Restaurant Revisited: Ungratifying at gratifi kitchen + bar

by in Shows, April 2nd, 2014

Kevin Strickland and Robert IrvineIn Houston, the dangerously dirty kitchen at gratifi kitchen + bar was just one of the major issues with which Robert Irvine was to contend during his latest Restaurant: Impossible mission. The eatery’s owner, Kevin Strickland, was notably arrogant and struggled to work well with his employees — and Robert. It took the Restaurant: Impossible team two days and $10,000 to overhaul gratifi kitchen + bar and transform Kevin’s brashness before they would ultimate relaunch the business. FN Dish has the first exclusive interview with Kevin since filming wrapped; read on below to hear from him and find out how gratifi is doing today.

“Most customers, whether new or old, think it is fantastic,” Kevin says of the interior overhaul on gratifi. He and his employees are pleased with the update as well, he says, adding of staff, “They see that it is a much nicer restaurant and they dress appropriately for it.” He adds, “The bar is 10 times better. It’s not only beautiful but now functions like a real bar.

The reaction to gratifi’s new menu has been favorable as well, according to Kevin. “The tuna nachos are a surprise hit,” he reports. He admits that Robert’s menu is more appropriate for the business, but he’s “already tweaked it some” since reopening. “I will likely drop a couple of items and have plans to add two or three new items. Menus should change over time anyway, so it’s OK,” he explains. “I consider this menu a starting point, not an end point. I already have plans for new menu items to represent Houston’s very diverse food culture.” Kevin adds that “the new menu is very well priced for the food we are now making,” and he says that there’ve been “absolutely no comments about the higher prices.”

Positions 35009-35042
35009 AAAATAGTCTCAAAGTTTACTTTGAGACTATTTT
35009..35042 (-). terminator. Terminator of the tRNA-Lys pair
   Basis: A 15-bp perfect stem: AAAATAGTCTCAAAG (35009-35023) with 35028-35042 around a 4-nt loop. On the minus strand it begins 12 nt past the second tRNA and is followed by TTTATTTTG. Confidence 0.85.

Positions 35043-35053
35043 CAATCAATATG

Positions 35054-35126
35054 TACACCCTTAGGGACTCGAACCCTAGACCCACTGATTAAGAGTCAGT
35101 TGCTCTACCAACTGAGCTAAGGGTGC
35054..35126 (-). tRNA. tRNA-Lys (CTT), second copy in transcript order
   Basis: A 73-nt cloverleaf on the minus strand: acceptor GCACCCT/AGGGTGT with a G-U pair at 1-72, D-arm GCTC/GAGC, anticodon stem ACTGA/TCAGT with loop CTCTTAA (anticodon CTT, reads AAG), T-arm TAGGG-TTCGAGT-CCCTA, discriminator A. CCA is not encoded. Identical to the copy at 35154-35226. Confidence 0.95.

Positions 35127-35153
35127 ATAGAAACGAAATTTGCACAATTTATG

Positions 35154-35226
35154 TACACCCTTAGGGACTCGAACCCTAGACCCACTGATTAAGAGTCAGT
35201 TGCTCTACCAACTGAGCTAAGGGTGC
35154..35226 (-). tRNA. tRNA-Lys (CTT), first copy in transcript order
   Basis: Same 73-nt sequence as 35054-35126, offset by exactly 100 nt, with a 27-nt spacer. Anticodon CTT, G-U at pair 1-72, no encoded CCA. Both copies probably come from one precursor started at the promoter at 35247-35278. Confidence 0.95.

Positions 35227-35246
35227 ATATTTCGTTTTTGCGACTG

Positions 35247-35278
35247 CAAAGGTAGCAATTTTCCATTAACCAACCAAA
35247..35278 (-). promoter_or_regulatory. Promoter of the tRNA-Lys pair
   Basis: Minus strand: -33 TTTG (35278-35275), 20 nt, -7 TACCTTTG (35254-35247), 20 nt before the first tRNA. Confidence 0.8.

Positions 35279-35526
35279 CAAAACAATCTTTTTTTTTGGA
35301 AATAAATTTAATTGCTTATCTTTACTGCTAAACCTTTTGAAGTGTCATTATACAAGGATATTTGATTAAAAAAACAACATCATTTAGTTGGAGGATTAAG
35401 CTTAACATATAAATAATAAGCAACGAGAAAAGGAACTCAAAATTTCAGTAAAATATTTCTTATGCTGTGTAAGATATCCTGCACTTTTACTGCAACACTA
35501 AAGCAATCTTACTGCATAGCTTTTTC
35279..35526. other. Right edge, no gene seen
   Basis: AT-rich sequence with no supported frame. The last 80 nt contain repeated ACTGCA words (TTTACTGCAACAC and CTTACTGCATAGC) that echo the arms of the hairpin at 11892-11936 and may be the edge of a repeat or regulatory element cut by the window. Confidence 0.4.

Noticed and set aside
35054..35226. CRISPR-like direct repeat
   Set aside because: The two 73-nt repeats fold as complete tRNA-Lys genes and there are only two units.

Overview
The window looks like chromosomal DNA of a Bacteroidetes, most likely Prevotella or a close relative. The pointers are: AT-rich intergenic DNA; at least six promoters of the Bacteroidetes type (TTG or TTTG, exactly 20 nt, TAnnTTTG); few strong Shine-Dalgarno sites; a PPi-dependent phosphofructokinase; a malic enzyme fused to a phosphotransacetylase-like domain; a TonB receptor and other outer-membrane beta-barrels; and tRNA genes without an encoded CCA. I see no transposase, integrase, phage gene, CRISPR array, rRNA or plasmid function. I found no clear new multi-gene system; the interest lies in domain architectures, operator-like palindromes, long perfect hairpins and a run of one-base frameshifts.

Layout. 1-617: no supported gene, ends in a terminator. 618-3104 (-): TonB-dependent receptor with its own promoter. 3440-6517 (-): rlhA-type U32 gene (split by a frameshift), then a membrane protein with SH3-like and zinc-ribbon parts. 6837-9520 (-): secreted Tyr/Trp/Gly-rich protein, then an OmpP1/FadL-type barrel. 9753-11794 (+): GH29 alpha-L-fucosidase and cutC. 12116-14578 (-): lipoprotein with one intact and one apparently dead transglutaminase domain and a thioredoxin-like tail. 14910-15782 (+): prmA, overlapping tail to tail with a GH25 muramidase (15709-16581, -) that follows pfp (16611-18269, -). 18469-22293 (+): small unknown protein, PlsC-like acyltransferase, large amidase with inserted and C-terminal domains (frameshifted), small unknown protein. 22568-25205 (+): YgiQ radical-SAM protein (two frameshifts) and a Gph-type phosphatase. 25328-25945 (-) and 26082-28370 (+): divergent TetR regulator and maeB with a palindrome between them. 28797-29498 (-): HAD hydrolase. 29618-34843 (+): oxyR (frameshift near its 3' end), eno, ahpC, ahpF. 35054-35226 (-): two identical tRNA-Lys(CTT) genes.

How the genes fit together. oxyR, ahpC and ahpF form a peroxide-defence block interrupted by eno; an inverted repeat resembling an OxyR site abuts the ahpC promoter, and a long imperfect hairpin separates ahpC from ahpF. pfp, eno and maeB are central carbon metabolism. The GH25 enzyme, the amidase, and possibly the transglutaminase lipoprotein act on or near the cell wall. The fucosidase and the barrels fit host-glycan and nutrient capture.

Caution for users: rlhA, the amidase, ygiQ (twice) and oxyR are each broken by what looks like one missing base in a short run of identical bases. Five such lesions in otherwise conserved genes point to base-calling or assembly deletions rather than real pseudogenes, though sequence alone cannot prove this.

In terms of kitchen sanitation, Kevin notes that his kitchen employees “are 100 percent on board with the new way of doing things.”

Now that Robert has left, Kevin says, “I am more direct with my staff. I nip problems in the bud before they have a chance to fester.” He adds, in terms of his state of mind, “Rather than the stress generated by those three dysfunctional people, it’s now been replaced by the stress to keep the current staff motivated, trained, on point.”

“I’m over-the-moon happy with the renovation,” Kevin notes, looking back on his Restaurant: Impossible transformation.

More from Restaurant Revisited:

Mama Della’s N.Y. City Pizzeria (March 26)
Pasión Latin Fusion (March 19)
Tootie’s Texas BBQ (March 12)
Mill Creek BBQ Restaurant (March 5)
Estrada’s Restaurant (February 5)
Hillbillies Restaurant (January 29)
Spunky Monkey Bar and Grill (January 15)
Heather’s Country Kitchen (January 1)
Goombazz Big City Eatzz (December 18)
LBI Pancake House (December 8)
Ship Bottom Volunteer Fire Company (December 8)
Mike La Susa’s Italian Restaurant (December 4)
Seven (November 27)
Georgia Boy Cafe (November 20)
Coach Lamp Restaurant & Pub (November 13)
The Windsor 75 (November 6)
Ducky’s Family Restaurant (October 30)
Mama Campisi’s Restaurant (October 23)
Aponte’s Pizzeria (August 25)
Benner Street (July 28)
Hurley’s American Grille (July 21)
Kalico Kitchen (July 14)
Angelo’s (June 23)
Pier West Restaurant (June 16)
Pinehurst Country Lodge (June 9)
Bryan’s Smokehouse (May 26)
Wagon Wheel Family Restaurant (May 19)
Mom & Dad’s Italian Restaurant (May 12)

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